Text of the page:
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ERNEST L. "Butch" Krueger, who carves his living from large blocks of rock, thought he'd be under his own headstone before he witnessed a downturn in his industry.
But he was wrong.
"I've always said that as long as insurance companies stayed in business, we'd be healthy," said Mr. Krueger, owner of Design Memorial Stone Service in Maumee. "I've had to eat my words on that particular line."
High unemployment, economic uncertainties, and changing consumer preferences toward cremations as a lower-cost alternative have conspired in recent years to bury the idea that death was immune to recession.
Now the funeral industry - including casket and grave-marker manufacturers, funeral homes, and florists - is adjusting to a future without guaranteed profits.
"You're definitely seeing people going for less expensive funerals," said Stephen Gehlert, executive director of the Ohio Funeral Directors Association. "A lot of it depends on the specific area, but I've had members tell me that in their particular area that they have a 70 percent cremation rate."
According to the Casket and Funeral Supply Association of America, casket sales peaked in the United States in 2000, when 1.9 million units were sold.
Since then, sales have declined slowly but steadily. Annualized sales for last year were around 1.7 million.
Many of the changes affecting the funeral industry revolve around the increased acceptance and growing popularity of cremation.
About 865,000 remains were cremated in the United States and Canada in 2008, more than 35 percent of the nearly 2.5 million deaths in those two countries during that year, according to the Cremation Association of North America.
The percentage of cremations is more than double what it was 20 years earlier and almost 50 percent higher than it was in 1998.
For an increasingly cost-conscious consumer, there is little question why the cremation rate is rising and casket sales are falling.
Cremation Association officials say the average cost of a traditional burial nationwide is now about $7,200, more than four times the cost of cremation with a memorial service and inexpensive urn. Those costs can vary widely depending on personal choices.
George Reeb, of Reeb Funeral Home in Sylvania, said he has seen the economy affect his clients' decisions, even though the vast majority of them have life insurance coverage to pay funeral expenses.
"You can definitely correlate the bad economy, loss of jobs, people not spending as much, people being more concerned with costs," Mr. Reeb said.
He cited as an example the practice of having a viewing in a funeral home using a "rented" casket, followed by a cremation.
In that instance, a family would pay approximately $650 for the use of the casket instead of several thousand to purchase one and about $1,000 for the cost of cremation instead of several thousand for a burial plot and vault to contain the remains.
"It's certainly made us more aware of the way we direct our business," Mr. Reeb said.
Cremation Association records indicate that the practice was used in about 30 percent of deaths in Ohio in 2008, compared with 42 percent of deaths in neighboring Michigan.
As it has nationally, the percentage of cremations has risen steadily in both states in recent years, and a growing factor in that decision is cost, experts say.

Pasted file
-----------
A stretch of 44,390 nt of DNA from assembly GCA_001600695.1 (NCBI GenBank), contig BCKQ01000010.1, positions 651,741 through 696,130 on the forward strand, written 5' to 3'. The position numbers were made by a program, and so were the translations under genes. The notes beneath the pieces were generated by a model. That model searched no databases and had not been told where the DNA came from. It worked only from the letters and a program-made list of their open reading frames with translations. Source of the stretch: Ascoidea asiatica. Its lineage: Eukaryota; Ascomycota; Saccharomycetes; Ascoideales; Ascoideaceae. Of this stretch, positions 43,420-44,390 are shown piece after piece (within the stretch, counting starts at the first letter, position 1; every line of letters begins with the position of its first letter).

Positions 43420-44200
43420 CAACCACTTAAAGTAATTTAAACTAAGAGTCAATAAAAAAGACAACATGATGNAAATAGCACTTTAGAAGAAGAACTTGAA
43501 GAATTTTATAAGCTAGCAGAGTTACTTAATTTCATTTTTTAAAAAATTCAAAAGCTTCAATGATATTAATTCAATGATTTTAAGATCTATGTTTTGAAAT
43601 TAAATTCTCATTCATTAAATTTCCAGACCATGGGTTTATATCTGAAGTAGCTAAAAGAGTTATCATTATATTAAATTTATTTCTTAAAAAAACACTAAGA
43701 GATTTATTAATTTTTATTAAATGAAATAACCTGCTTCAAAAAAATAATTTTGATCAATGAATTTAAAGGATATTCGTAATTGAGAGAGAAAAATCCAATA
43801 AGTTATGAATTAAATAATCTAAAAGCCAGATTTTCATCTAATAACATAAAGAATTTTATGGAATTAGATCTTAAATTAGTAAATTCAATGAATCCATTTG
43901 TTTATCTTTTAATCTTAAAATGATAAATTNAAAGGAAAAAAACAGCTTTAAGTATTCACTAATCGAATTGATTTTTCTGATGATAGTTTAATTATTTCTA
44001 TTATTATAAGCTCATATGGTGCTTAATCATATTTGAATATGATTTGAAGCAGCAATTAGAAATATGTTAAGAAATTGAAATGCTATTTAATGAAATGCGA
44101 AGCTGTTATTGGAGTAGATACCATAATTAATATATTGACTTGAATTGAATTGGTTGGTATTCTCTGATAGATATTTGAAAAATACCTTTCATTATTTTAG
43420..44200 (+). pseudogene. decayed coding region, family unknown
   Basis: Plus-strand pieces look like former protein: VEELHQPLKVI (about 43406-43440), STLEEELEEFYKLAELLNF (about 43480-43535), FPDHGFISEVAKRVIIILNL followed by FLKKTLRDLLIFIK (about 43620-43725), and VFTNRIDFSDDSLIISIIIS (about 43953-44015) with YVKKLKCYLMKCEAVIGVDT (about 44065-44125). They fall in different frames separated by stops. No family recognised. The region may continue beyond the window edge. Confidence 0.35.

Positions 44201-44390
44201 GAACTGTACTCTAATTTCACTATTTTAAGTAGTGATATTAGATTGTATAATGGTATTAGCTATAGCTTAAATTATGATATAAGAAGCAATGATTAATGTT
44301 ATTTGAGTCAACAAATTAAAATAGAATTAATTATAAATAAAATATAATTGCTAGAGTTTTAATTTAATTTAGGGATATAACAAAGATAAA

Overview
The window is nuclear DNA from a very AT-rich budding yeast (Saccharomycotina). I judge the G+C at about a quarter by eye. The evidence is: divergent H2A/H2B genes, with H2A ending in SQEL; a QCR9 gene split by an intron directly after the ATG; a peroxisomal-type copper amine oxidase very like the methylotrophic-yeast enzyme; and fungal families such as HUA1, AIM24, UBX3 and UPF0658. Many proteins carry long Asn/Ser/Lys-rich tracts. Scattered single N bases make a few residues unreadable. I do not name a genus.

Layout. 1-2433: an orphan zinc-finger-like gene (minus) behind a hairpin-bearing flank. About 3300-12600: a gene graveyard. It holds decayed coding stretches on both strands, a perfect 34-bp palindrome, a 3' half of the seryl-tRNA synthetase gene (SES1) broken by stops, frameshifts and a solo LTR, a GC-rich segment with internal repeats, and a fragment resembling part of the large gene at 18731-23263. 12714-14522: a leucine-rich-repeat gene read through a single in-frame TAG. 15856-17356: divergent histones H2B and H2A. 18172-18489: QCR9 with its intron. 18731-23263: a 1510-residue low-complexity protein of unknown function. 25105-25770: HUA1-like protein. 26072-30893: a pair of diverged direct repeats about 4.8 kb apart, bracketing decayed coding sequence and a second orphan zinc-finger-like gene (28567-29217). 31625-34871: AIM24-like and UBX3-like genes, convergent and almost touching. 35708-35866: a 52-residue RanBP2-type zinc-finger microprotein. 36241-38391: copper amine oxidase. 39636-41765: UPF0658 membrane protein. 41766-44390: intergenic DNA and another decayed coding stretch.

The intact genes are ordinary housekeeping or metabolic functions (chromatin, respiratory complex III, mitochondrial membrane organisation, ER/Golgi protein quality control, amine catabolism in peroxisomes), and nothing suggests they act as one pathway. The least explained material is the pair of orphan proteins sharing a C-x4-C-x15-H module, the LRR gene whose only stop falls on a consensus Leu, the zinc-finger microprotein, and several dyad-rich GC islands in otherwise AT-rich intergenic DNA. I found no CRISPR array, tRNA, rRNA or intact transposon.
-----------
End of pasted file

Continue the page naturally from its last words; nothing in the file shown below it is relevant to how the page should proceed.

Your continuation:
"A lot of the cremation is being done for people who would never have considered it in the past," said Jennifer Baugess, a spokesman for the Ohio Board of Embalmers and Funeral Directors.
"You can get a direct cremation, with no service, you can get that for under $1,000, where even the most basic, direct burial, without a service, you're looking at over $2,500 minimum. If you throw in funeral home services, those are averaging well over $6,000, depending on [locale]."
According to the Ohio board, four crematories are licensed in Lucas County.
Bob Harden, executive director of Historic Woodlawn Cemetery, said the economy has caused sales at the facility "to go down a little bit," but said mostly what he sees are customers who are willing to consider different options.
"You might see circumstances where people opt for less expensive grave space. And people have always looked at cremation as an alternative to earth burial as a cost savings, although sometimes it is, and sometimes it isn't," Mr. Harden said.
Prices for a grave site at the historic park range from $900 to $1,600, depending on the section, Mr. Harden said. Prices for burial plots in other cemeteries around the area can range from as little as $200 to several thousand dollars, local morticians say.
"It's a very difficult time in people's lives, and they want to do what's right, but they often have to do it within the means that they have," he said.
One place they try to save, Mr. Harden said, is on the headstone, both when they buy it and how much they pay. Which is where Mr. Krueger comes in.
In late 2008, facing declining sales as the recession raged, Mr. Krueger had to do something he had never had to do in the 32 years that his business has been making headstones. He laid off three people.
"People come in and get prices, and then they'll come in six months later and buy the stone. People just seem like they don't want to let loose with their money," Mr. Krueger explained. "Once they commit themselves to spending the money, they're buying what they would normally buy."
The monument business has stabilized somewhat since late 2008, he said, enabling him to call back two of the people he laid off, although one is just part time.
But he said he shares his customers' concerns about large purchases right now, and he understands why they might be reluctant to spend several thousand dollars for a grave marker or monument.
"I don't have confidence in the economy right now," Mr. Krueger said, "and it's scary."
Contact Larry P. Vellequette at: